The truth is that the players in the world’s financial markets find themselves in a classic Prisoners’ Dilemma. It’s rational for any fund manager to join in with the latest unsustainable get-rich-quick scheme, because he’ll make more money than if he shows restraint. But if everyone joins in, then you create an unsustainable bubble, and everyone loses out in the end. It’s collectively rational for the financial market to show restraint, but individually rational for each of the players in that market to (within limits) throw caution to the wind (especially while everyone else is doing so and the bubble is inflating). But there’s just no way of getting from individual commercial decisions to the collectively rational and restrained equilibrium.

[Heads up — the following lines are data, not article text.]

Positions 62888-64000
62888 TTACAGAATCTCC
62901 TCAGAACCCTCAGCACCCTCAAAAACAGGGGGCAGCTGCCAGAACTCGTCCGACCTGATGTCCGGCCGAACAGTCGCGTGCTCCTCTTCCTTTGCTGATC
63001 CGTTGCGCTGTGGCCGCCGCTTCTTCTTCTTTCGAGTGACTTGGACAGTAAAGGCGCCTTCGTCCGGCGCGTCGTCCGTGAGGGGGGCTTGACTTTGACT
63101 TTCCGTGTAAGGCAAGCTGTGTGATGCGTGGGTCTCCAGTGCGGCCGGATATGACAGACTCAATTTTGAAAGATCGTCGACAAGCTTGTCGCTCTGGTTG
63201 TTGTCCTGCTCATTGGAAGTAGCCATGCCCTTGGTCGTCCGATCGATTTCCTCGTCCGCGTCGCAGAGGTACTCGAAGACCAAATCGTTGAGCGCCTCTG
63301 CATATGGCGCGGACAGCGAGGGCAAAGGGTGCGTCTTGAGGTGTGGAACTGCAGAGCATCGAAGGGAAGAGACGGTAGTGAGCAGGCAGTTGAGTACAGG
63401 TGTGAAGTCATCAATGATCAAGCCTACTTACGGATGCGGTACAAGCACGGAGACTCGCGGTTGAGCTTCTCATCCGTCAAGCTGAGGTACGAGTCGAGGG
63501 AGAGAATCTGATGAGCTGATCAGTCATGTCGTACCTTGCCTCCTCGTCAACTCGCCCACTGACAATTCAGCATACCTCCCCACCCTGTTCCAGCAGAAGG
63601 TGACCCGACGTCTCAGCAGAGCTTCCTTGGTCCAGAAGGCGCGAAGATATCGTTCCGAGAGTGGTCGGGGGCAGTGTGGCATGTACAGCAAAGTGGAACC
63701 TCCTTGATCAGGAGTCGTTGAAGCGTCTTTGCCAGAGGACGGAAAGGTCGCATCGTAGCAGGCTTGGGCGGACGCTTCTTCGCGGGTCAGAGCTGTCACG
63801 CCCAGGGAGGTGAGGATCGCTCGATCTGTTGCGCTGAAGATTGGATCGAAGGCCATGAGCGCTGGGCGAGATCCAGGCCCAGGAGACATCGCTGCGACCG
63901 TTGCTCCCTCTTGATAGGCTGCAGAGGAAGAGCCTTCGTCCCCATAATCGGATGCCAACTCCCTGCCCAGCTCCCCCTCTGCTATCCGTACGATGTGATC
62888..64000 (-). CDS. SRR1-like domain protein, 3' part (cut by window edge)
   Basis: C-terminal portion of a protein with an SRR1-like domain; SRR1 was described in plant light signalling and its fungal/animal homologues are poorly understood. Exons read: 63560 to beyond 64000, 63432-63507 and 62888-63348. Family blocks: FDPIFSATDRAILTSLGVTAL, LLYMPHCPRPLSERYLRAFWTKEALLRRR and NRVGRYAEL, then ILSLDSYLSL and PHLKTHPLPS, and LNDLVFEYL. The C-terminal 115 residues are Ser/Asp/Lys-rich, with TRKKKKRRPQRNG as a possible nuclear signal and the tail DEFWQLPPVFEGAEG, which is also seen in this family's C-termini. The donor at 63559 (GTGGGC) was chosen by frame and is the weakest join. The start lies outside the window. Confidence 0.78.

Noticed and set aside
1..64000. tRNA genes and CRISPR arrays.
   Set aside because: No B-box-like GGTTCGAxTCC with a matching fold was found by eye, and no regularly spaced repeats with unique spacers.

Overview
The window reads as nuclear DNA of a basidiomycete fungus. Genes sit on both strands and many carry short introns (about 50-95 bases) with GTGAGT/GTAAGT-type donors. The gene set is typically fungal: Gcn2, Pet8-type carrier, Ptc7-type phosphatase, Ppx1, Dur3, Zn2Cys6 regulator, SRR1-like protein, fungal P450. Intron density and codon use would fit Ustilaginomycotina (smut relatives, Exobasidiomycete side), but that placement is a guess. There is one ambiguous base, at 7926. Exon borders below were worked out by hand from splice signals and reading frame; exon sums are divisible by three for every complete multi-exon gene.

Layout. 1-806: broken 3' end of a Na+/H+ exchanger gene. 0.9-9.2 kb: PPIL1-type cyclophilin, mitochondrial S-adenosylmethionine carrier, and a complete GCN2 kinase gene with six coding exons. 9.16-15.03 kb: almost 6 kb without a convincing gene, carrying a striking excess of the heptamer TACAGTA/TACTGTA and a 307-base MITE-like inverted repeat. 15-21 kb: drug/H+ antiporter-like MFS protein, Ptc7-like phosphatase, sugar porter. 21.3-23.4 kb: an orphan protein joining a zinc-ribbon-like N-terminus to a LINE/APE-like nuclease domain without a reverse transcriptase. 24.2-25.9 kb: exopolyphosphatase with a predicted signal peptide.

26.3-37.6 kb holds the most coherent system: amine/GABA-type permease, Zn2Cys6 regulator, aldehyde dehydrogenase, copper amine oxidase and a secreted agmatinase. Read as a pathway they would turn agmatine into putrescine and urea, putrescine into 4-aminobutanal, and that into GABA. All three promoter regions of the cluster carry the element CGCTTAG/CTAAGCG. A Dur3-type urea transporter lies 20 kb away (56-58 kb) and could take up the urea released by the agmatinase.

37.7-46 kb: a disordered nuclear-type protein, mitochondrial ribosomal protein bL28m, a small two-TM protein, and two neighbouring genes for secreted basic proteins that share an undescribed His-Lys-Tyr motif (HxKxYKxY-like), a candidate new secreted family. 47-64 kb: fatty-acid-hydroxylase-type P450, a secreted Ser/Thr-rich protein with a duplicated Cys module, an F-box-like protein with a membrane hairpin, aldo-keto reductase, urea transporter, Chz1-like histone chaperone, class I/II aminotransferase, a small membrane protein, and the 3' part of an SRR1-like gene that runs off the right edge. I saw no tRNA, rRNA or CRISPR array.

So, the financial markets are structurally incapable of self-regulation. The obvious alternative is state regulation. But there are two massive problems here. The first problem is one of technical know-how. The world’s investment banks spend billions on wages to get highly technically gifted people to devise ever more complex financial instruments and strategies. Crashes and bubbles can happen in unpredictable ways, and it would take even greater resources and expertise to design the surgical regulation needed to head-off every possible disaster. States lack the capacity to stay one step ahead of these out-of-control financial behemoths.